Answer to Question #40835 in Economics of Enterprise for Nishu Dua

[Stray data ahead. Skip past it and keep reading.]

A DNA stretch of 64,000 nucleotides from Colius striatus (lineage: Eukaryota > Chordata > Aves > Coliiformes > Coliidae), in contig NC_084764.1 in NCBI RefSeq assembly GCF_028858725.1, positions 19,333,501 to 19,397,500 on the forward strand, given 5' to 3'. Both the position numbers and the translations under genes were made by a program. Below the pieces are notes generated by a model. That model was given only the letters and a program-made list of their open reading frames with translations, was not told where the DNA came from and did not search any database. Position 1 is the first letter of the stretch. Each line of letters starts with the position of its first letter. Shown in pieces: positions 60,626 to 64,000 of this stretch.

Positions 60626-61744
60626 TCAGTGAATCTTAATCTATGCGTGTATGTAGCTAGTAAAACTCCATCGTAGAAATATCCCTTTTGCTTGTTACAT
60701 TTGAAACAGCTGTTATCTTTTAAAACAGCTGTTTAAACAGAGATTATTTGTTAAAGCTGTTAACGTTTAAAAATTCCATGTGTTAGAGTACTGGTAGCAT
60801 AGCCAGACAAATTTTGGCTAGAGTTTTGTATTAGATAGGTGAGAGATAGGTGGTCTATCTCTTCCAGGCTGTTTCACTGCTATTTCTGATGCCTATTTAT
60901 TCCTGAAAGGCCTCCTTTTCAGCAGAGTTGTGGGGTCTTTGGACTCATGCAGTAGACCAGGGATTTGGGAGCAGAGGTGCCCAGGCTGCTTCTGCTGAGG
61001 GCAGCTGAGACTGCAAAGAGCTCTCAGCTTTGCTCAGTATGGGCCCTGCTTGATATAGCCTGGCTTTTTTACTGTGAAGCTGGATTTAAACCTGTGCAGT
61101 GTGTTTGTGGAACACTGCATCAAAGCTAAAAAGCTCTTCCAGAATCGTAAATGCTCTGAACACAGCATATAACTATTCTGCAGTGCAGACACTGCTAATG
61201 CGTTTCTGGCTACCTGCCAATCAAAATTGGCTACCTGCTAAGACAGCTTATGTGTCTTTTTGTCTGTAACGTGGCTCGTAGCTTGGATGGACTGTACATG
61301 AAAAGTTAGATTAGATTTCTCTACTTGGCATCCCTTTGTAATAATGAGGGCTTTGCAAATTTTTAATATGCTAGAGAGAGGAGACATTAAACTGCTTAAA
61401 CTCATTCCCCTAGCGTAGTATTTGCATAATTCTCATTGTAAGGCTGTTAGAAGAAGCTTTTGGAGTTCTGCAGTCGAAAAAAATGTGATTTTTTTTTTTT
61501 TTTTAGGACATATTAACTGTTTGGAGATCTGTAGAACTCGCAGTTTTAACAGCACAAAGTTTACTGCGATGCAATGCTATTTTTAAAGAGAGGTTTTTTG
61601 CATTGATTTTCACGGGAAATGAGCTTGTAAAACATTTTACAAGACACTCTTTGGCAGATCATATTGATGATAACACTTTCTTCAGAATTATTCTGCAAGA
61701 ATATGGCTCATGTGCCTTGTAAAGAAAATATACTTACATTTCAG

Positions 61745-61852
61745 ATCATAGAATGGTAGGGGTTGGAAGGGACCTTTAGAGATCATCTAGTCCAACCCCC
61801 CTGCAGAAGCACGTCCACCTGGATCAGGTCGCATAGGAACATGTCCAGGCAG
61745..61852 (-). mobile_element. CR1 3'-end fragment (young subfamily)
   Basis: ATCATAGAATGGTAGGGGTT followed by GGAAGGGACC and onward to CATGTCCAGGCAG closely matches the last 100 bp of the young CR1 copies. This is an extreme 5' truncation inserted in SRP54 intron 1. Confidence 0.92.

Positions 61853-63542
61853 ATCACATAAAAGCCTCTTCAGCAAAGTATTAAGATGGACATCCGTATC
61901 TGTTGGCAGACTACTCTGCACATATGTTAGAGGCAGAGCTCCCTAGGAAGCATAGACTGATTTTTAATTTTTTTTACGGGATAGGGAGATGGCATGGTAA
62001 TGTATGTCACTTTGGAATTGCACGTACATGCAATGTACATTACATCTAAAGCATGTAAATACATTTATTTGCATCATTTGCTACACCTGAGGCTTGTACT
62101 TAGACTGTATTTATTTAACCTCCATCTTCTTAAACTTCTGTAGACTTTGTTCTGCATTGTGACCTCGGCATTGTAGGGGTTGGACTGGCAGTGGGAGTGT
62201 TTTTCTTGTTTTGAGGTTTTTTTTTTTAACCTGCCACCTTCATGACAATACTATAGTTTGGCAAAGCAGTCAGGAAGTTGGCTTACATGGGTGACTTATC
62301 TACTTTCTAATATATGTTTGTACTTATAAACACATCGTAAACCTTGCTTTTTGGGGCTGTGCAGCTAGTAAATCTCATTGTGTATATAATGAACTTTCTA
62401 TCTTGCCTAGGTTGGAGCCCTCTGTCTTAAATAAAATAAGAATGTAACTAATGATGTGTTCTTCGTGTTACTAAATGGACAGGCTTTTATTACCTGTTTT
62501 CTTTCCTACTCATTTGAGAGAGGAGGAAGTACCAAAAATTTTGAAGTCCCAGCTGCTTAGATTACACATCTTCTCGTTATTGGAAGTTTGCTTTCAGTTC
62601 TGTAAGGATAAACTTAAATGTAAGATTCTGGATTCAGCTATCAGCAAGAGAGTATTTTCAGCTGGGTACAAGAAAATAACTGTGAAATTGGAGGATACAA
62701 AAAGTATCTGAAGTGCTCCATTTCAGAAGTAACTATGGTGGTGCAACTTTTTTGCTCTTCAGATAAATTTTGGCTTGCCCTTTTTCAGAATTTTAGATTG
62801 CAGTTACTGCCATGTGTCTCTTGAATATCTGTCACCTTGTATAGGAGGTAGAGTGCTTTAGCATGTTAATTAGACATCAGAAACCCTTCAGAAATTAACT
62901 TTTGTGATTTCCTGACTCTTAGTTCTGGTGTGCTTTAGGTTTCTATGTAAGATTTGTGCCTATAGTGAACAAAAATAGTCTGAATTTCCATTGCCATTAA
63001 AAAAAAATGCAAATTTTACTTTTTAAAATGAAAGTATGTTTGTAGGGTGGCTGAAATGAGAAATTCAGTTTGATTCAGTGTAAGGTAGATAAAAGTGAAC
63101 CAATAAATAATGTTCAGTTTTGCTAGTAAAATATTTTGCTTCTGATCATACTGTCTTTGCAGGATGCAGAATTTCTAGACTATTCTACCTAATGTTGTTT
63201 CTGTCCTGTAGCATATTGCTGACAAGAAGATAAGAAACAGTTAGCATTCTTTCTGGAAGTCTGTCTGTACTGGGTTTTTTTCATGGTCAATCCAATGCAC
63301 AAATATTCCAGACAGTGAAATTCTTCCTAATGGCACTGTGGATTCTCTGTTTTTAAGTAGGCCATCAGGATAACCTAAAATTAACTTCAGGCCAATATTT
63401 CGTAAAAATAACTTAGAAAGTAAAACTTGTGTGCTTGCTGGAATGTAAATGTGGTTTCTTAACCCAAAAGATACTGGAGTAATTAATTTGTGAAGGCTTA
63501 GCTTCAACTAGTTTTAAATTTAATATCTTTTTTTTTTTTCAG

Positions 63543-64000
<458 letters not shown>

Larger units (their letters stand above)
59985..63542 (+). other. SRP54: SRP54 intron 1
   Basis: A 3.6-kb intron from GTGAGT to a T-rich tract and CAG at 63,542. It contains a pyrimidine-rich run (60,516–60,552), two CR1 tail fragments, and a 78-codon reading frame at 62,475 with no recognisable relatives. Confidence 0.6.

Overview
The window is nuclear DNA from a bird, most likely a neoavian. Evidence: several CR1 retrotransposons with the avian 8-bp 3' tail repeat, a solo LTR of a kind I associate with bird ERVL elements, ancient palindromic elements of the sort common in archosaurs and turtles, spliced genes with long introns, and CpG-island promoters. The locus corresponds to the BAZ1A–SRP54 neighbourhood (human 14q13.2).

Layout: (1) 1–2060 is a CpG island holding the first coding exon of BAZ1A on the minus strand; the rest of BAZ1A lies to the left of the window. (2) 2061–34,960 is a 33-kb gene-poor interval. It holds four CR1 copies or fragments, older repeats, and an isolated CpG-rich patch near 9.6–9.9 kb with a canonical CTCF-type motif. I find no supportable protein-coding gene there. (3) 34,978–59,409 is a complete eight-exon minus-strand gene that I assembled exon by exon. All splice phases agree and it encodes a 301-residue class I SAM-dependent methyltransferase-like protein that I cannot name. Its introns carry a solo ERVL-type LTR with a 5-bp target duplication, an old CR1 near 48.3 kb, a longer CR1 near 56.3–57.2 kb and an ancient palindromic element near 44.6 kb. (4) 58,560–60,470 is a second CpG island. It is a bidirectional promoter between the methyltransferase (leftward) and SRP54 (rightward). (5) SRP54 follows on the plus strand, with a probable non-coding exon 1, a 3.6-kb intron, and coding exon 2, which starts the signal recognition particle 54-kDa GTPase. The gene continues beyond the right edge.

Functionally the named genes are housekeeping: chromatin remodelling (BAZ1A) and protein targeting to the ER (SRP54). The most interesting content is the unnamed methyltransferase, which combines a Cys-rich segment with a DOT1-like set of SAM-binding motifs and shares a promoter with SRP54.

The assumption of constant opportunity costs is very unrealistic. It implies that all the factors of production are equally efficient either in the production of butter or in the production of guns. For many of the choice society make opportunity costs tend to increase as we choose more and more of an item. Such a phenomenon about choice is so common, in fact, that it has acquired a name: the principle of increasing marginal opportunity cost. This principle states that in order to get more of something, one must give up ever-increasing quantities of something else. In other words, initially the opportunity costs of an activity are low, but they increase the more we concentrate on the activity.
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